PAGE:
User Login 
    Remember My Login 
Quick Links
Contact Us
Site Map

Industry News

Disney and Diversity: Women and Black Americans Not Making Director's Chair


Disney is the worst performing of the “big seven” Hollywood studios when it comes to hiring black directors, according to a new report.

USC Annenberg’s Media, Diversity and Social Change Initiative collected data from the top 100 films at the box office every year for the last decade, and found that 5.1% of directors were black – and none of their films were made or distributed by Disney.

The figures were just as dispiriting when it came to gender: only 4% of the top 100 films were directed by women, with the worst years being 2013 and 2014. The study found that there was a male-female director ratio of 16:1 over the 10-year time period. Only three of the 612 directors were black women: Ava DuVernay, Gina Prince-Bythewood and Sanaa Hamri.

While Disney failed to promote black film directors (and hired five for its 101 entries in the 1,000-film sample), Lionsgate had the best record for employing African American film-makers – principally through its association with Tyler Perry, with whom it has released a string of successful films, mostly centring Perry’s cross-dressing comedy character Madea. Warner Bros tops the list of female director hires, with 10.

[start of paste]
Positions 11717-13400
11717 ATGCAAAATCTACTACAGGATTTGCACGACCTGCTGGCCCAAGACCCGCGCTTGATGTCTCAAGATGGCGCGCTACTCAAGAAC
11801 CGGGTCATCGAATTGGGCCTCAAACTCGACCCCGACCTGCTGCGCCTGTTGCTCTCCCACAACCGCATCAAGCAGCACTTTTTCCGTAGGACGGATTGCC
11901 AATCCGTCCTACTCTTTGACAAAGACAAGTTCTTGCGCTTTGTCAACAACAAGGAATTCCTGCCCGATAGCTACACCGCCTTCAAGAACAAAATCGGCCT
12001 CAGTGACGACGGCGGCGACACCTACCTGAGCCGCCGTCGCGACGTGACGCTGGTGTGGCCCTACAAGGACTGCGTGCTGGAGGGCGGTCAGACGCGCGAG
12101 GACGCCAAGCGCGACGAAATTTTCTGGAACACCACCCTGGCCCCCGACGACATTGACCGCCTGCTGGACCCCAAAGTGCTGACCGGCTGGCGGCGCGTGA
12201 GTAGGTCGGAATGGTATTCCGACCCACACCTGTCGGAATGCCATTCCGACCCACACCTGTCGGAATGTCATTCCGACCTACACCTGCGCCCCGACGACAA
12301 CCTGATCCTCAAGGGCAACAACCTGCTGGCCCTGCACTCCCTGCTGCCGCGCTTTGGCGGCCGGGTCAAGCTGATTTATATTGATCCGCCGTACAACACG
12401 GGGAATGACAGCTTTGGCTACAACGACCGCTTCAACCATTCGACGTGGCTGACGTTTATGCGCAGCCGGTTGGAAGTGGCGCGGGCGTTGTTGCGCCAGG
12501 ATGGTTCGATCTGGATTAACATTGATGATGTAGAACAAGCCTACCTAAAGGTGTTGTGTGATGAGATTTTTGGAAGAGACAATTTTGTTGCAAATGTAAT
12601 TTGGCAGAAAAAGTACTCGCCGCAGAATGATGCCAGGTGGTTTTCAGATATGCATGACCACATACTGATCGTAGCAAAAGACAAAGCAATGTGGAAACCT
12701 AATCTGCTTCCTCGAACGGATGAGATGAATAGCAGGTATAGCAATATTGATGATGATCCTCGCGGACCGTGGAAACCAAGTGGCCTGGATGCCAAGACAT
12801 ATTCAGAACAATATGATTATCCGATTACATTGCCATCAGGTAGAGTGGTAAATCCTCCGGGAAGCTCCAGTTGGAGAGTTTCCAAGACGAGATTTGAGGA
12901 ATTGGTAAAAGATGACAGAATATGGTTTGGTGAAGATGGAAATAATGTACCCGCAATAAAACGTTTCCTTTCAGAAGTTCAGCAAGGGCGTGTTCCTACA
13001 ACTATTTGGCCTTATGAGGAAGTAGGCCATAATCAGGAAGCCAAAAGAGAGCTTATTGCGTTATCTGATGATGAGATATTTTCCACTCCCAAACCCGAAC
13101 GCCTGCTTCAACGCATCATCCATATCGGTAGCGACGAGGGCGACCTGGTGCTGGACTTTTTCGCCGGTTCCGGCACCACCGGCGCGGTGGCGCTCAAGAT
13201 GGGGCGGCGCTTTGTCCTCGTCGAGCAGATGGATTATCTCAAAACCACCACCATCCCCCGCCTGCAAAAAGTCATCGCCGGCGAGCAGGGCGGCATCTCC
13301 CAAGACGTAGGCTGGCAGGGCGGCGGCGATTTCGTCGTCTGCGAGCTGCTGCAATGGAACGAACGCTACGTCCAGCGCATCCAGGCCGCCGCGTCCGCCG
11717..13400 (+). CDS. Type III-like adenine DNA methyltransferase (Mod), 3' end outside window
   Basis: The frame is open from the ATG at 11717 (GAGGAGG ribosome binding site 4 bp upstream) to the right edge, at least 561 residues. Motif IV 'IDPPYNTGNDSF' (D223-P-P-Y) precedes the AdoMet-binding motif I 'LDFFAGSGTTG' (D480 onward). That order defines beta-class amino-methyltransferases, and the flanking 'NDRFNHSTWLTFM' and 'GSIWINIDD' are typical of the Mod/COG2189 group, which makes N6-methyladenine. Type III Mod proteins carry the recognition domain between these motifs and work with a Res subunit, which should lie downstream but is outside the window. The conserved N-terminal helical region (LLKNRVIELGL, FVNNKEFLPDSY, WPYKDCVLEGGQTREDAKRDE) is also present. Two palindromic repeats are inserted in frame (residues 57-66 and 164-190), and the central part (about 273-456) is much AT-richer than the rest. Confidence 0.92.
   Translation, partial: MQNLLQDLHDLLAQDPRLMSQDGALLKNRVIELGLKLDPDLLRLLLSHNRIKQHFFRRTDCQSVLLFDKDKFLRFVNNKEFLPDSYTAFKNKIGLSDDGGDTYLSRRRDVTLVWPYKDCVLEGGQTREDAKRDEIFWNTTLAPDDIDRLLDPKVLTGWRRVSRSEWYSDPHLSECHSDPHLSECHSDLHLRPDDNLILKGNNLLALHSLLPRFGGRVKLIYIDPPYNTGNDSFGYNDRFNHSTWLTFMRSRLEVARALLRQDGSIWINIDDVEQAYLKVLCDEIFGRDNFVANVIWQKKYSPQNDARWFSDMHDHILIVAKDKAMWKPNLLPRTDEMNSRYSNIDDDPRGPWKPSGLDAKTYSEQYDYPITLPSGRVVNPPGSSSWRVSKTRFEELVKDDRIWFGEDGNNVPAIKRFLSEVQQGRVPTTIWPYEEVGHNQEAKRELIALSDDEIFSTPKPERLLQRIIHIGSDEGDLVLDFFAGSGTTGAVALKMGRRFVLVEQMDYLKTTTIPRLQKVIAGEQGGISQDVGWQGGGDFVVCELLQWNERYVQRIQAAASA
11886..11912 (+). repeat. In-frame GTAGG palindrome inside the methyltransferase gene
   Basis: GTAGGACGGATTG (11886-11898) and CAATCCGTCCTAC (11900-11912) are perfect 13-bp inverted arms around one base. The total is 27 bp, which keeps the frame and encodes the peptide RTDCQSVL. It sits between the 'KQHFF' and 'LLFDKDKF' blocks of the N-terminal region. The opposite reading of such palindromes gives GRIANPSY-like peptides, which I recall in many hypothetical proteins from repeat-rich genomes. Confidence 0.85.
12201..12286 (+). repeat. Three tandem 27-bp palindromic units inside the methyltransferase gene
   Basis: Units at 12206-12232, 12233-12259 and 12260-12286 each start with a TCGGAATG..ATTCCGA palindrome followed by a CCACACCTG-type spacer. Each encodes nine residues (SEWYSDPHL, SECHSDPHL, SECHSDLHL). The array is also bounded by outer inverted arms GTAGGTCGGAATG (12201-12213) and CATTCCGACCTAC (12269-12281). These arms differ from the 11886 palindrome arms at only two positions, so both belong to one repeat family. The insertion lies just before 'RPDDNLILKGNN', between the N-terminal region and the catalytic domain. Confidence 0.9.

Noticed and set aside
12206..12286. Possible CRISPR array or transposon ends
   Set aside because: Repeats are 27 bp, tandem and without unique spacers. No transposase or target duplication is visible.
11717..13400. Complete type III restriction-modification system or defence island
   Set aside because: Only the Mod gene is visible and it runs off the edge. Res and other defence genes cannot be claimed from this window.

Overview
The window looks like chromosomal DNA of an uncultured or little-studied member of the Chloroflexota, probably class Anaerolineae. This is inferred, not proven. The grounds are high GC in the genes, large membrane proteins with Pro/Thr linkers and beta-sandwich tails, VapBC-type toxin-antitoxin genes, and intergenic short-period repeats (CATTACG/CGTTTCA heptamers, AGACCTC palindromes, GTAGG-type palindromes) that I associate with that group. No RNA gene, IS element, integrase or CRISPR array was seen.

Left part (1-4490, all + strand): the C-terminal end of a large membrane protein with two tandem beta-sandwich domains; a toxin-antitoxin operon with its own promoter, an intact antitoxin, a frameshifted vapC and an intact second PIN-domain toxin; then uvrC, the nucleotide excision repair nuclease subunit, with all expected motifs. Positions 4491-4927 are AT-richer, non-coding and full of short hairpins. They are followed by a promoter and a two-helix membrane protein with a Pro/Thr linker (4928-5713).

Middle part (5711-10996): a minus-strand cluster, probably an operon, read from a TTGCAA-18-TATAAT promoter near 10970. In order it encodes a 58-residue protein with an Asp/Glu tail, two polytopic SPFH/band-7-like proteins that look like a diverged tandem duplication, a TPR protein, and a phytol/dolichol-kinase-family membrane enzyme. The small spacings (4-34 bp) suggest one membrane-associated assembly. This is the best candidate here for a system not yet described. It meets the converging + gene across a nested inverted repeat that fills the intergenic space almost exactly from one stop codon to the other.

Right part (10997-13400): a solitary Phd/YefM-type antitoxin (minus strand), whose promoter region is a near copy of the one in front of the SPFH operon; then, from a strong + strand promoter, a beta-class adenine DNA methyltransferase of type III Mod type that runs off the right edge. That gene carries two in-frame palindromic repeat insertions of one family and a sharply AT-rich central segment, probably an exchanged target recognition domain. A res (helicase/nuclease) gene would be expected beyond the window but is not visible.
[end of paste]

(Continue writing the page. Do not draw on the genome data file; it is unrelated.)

In a statement, the report’s lead author, Stacy Smith said: “Our research consistently shows that behind the camera, directing is predominantly an occupation held by white males. When the lens is this skewed, it offers a tilted view of society to audiences – one that lacks the perspective of women and people of colour.”

Guardian UK 2/2


Los Angeles:
7715 Sunset Boulevard, Suite 200
Hollywood, CA 90046
(323) 876-4770
 Find us on
 Find us on
New York:
145 Hudson Street, Suite 201
New York, NY 10013
(212) 302-0700

(800) 705-8700 • webmaster

Copyright © 2008 Motion Picture Editors Guild, IATSE Local 700, All Rights Reserved. Privacy Policy